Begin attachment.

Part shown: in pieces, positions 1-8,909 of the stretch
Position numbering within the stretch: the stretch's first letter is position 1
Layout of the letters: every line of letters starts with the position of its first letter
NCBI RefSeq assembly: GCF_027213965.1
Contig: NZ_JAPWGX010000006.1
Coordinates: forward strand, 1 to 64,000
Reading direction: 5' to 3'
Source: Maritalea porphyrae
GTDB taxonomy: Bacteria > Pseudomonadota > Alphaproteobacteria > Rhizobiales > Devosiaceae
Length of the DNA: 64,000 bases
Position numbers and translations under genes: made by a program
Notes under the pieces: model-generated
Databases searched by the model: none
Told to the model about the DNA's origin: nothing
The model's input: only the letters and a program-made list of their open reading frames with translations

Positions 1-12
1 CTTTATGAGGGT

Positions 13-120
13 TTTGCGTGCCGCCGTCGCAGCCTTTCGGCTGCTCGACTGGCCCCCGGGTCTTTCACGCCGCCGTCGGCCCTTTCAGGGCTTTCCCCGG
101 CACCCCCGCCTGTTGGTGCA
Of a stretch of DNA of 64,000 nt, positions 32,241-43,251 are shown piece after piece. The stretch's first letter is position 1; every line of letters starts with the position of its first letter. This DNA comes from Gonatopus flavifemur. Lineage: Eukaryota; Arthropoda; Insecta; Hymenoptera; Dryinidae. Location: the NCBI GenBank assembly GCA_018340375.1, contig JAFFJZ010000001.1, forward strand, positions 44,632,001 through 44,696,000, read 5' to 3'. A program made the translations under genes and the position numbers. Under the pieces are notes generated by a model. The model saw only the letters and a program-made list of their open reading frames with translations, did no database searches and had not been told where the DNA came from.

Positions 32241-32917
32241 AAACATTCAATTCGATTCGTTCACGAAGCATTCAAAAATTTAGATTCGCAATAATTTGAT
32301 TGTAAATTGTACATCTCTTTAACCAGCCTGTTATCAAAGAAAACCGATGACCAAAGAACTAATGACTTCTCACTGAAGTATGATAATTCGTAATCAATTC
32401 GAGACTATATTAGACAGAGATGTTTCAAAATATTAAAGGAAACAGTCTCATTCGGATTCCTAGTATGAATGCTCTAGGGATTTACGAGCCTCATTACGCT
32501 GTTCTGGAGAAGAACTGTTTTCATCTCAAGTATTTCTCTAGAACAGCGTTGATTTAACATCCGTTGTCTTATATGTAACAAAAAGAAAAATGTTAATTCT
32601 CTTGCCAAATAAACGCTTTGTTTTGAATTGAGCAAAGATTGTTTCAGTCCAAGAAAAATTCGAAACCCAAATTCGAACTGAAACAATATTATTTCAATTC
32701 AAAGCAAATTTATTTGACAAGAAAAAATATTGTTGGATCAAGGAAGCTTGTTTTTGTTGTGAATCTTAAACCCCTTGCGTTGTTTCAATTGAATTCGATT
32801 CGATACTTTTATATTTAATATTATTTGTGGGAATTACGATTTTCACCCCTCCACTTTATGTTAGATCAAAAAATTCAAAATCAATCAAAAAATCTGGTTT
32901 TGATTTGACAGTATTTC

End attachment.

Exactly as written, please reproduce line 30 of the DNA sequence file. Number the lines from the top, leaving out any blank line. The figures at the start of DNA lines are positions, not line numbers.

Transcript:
32901 TGATTTGACAGTATTTC